Over this past weekend, I take away two bits of knowledge: it can happen to all of us; white-water canoeing is not my sport.
The first lesson came from the mistake where I thought I was smarter than I am. I thought I knew how to read and listen to my body, but that the body can sometimes trick you and you really have to do what you know is right: not what you think you're all right with.
Water is essential, especially when you're engaged in intense physical activity. I know this from cycling: whether you think you need it or not, you should drink every 10 minutes, at minimum, when you're on your bike. The water must go in you: it's not enough that you're surrounded by it or in it. You must ingest the liquid.
I didn't think. I felt. When I returned to my canoe, after lunch, without my water bottle, I told myself that I felt fine. I had consumed lots of water with my meal. The weather was cool, and I was going back out on the river. I didn't need to go back for my bottle, I could drink when we returned to camp for dinner.
The spray from the rapids, either coming at me as a mist after slapping against the side of the canoe, or flowing over the gunnels we approached them from a less-than-optimal angle, would cool me. When my partner and I swamped our canoe, after plowing through two substantial haystacks—large, boiling, mogul-like obstacles of whitewater—and ended up floating downstream on our backs, only to be rescued hundreds of metres away from the pack, I felt tired, and chilled, but was otherwise fine.
When we returned to camp for dinner, the first thing that I thought about was that I was tired, but I had worked hard and I deserved one of the cans of beer that I brought.
But first, I had to change out of my wetsuit and into some warm, dry clothes.
I sat with the others and chatted about the day, sipping my IPA, and I realized that while I had fun on some of the rapids, this sport wasn't for me. I knew that I couldn't see myself strapping a canoe onto my car, driving for hours, running some rapids, packing up, and driving home. I really don't like camping—I never sleep well—and so doing an overnight trip was out of the question.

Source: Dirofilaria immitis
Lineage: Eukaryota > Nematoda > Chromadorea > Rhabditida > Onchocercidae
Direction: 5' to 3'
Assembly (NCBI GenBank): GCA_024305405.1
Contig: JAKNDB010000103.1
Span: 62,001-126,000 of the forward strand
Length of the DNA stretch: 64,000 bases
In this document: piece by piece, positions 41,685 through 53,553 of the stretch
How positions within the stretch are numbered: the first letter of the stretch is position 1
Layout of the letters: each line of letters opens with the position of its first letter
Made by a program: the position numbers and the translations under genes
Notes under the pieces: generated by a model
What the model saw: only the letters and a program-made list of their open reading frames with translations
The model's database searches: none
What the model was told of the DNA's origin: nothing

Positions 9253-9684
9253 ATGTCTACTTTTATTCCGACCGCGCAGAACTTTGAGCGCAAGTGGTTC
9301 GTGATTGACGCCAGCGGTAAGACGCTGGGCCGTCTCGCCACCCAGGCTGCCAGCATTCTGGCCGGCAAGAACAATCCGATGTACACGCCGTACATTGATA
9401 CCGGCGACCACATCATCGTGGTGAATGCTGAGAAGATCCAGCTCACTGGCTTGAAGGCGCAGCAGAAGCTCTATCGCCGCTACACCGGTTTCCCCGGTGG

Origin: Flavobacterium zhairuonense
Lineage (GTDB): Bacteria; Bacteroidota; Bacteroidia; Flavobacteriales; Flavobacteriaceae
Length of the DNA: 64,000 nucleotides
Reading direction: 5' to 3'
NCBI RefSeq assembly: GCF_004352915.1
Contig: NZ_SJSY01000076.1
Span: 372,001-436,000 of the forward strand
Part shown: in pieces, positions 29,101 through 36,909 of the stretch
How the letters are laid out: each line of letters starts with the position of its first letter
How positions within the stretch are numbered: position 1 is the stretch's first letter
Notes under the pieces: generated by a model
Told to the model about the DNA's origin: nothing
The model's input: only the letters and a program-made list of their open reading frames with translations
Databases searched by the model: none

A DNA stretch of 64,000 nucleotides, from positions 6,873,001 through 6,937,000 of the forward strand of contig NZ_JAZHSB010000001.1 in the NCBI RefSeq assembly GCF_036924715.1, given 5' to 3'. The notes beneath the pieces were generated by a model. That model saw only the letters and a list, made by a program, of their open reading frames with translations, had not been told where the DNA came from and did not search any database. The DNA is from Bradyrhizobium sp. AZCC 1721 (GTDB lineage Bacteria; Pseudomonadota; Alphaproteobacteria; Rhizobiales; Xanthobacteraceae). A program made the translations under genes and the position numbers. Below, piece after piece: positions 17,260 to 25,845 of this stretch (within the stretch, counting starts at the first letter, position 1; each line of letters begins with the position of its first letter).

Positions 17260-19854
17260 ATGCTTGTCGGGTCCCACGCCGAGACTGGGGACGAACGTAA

The people at the course were amazing and the instructors were absolute experts, but this, for me, was just a one-time adventure. Much like when my family and I paddled from Kingston to Ottawa: been there, done that.
During dinner, with my second can of beer, my head started feeling heavy and my energy was waning. Anybody who knows me knows that I'm not a featherweight when it comes to drinking beer. I don't drink to excess, and two cans of beer aren't going to get me drunk anyway. But the beer, for me, was clearly affecting my ability to stay conscious.
With dinner out of the way, I quietly snuck away from the group and went into my tent. It was only about 7 o'clock, but I needed a nap. Dressed in fleece pants, a fleece sweater, and a fleece hoodie, with the hood up and the zipper up to my chin, I crawled into my sleeping bag, zipped it closed, and shut my eyes.
My day was done.
Lori tried to get me to join the group, but I muttered that I needed to recharge my batteries.
At about midnight, I rolled over onto my side, and my intercostals were on fire. The pain was so intense that I could not breathe. Nothing is more frightening than the prospect of running out of air. My head was throbbing, and my body was overheating.
I sat up and was able to take a gulp of air. The pain in my sides subsided, but I couldn't find a position to sit in which the pain went away. I pulled of my hoodie and sweater, but not even the night air could cool me. I was dizzy and felt nauseated, and though I was reluctant to wake Lori, I knew I was in distress and needed her help.